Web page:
The Chinese had requested more help from the U.S. in the form of troops and naval support. The U.S. Army, only 140,000 in strength, was hardly in a position to help in any form. And FDR had told the American public, a very isolationist public, that he would not take the U.S. into any foreign war. By 1940 with the Japanese showing no signs of reigning in their army the United States declared economic sanctions on Japan by ending all trade, most importantly were the raw materials Japan desperately needed to sustain its industry. Because of this the Japanese had to quickly expand their influence in the far east to maintain those materials. The response was the Japanese “East Asia Co-prosperity Sphere.” The intent was clear to all who were watching. The Japanese had announced that they, the industrial/military power of the east, needed the rest of the far-east for its economic needs. This gave Japan the impetus to extend its Asian war to what was then known as Indochina, today’s Vietnam, Laos, and Cambodia where there were huge rubber farms and other raw materials.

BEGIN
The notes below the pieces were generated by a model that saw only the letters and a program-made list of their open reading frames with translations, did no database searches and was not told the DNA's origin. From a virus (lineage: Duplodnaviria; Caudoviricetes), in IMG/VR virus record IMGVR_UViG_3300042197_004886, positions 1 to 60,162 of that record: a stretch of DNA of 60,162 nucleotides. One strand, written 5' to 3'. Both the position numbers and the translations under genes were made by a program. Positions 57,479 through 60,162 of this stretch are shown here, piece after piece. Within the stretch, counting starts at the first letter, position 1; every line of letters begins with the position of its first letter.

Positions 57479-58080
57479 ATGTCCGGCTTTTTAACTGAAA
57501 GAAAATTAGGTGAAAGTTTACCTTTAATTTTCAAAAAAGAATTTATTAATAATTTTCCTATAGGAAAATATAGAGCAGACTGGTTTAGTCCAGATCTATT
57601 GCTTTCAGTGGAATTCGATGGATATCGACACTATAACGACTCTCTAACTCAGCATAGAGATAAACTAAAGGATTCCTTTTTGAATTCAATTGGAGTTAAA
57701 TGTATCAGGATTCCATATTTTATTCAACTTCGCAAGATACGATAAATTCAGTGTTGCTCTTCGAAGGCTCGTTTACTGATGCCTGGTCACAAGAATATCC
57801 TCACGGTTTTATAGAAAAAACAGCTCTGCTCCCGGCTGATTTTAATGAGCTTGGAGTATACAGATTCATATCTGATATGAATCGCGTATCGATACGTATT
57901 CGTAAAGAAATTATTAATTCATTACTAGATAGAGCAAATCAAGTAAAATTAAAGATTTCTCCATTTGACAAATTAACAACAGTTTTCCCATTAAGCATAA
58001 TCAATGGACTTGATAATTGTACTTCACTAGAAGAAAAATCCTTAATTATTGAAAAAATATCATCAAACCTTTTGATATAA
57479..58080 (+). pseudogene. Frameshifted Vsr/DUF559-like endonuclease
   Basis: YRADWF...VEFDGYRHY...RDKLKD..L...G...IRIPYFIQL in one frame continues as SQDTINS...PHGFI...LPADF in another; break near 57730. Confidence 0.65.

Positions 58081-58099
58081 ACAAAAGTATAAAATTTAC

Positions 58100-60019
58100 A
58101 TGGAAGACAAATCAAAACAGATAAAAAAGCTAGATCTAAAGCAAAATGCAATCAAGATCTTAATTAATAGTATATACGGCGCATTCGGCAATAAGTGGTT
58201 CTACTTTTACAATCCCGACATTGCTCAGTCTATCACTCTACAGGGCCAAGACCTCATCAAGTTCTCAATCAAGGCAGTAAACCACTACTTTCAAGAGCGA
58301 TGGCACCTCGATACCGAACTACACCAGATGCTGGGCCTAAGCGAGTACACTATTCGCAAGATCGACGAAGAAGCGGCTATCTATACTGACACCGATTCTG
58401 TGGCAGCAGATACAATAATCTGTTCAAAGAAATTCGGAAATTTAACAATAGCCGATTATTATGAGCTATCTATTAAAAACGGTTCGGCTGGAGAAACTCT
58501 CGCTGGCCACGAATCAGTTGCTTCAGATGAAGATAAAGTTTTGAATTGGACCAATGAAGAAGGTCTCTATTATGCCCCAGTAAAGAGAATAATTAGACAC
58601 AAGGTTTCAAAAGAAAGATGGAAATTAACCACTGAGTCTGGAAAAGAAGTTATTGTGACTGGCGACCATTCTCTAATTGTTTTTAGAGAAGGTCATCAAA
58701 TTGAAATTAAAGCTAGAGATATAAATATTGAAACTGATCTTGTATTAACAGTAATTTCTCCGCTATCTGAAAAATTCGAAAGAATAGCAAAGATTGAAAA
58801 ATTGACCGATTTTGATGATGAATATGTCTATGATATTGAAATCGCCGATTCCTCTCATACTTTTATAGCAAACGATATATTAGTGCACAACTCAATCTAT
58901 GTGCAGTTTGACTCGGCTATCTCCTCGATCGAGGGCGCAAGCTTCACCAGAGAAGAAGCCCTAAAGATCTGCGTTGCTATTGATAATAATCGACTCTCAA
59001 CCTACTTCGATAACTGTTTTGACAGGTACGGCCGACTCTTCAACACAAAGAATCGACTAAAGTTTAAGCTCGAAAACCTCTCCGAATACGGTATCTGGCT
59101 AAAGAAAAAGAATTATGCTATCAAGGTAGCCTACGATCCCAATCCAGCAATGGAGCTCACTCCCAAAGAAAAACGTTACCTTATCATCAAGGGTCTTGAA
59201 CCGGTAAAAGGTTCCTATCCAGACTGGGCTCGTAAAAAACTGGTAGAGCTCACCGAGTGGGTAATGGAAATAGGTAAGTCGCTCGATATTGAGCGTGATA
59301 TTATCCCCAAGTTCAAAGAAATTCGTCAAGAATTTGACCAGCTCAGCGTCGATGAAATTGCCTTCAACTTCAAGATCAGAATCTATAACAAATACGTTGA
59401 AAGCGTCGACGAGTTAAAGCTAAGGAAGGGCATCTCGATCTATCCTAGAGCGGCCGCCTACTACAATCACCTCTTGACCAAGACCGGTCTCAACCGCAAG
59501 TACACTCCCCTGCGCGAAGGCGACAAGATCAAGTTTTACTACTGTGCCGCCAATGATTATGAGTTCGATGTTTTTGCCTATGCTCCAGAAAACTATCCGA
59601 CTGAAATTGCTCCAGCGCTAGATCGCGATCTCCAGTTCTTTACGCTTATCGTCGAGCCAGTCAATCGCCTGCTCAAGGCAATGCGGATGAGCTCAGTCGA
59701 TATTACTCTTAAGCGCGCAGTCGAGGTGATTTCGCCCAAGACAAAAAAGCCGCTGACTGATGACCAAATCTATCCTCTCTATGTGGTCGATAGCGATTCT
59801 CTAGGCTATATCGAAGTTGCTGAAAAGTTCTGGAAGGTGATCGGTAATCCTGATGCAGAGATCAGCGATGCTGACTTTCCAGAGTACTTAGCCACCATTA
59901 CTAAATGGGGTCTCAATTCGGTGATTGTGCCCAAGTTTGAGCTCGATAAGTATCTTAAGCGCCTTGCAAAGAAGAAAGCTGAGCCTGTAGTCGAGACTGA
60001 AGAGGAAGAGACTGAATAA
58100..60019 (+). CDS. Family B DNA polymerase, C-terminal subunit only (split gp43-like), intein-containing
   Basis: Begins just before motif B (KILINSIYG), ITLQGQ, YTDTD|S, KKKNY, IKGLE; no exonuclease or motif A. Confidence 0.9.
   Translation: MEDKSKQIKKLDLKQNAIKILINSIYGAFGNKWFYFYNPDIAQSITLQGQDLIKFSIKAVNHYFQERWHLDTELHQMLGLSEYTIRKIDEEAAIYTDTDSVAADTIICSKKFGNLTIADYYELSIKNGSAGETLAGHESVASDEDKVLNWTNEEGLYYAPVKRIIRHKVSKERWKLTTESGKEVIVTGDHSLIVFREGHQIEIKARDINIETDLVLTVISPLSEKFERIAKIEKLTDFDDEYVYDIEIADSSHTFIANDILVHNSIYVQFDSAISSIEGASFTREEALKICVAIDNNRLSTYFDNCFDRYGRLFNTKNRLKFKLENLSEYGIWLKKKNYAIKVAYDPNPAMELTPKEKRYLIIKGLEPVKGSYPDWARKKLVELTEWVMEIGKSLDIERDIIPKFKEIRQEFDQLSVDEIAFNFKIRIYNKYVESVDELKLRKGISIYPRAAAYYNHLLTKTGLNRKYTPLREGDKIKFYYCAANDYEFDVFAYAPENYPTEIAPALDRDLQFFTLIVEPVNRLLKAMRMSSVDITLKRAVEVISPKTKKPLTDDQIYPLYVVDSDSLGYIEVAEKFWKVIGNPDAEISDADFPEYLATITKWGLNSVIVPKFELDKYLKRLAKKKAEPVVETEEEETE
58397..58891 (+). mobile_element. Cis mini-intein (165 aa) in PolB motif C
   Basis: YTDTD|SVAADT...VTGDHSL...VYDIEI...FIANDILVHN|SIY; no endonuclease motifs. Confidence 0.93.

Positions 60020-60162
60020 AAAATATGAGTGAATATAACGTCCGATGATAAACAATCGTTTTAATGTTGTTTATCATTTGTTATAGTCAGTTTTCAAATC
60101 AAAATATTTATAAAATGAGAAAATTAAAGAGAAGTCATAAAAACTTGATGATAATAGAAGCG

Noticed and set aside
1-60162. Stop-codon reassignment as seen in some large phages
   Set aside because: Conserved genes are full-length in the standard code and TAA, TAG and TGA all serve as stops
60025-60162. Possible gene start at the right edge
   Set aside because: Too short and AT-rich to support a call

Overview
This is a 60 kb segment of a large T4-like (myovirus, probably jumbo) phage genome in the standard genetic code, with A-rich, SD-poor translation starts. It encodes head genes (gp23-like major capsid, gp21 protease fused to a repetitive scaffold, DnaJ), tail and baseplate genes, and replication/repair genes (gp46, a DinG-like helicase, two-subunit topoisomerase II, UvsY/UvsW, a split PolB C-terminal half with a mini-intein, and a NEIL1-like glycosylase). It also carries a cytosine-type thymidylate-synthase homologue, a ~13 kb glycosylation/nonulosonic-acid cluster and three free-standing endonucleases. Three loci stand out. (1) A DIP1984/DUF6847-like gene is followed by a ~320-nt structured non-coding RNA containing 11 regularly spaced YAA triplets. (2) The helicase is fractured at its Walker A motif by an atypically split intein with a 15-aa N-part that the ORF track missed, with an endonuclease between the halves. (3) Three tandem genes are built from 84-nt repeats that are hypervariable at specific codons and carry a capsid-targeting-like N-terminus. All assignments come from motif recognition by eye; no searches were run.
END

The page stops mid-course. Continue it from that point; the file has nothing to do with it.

When 1941 arrived there was a full-fledged fighting war in both Europe and Asia. FDR had been visited by Winston Churchill asking the U.S. to enter the war. American eyes were almost entirely focused on the war in Europe but most remembered the first world war and because of that wanted no part of European problems, as they perceived this. Their eyes should have been equally committed to looking toward Asia but no one, including many highly placed government officials, saw any threat.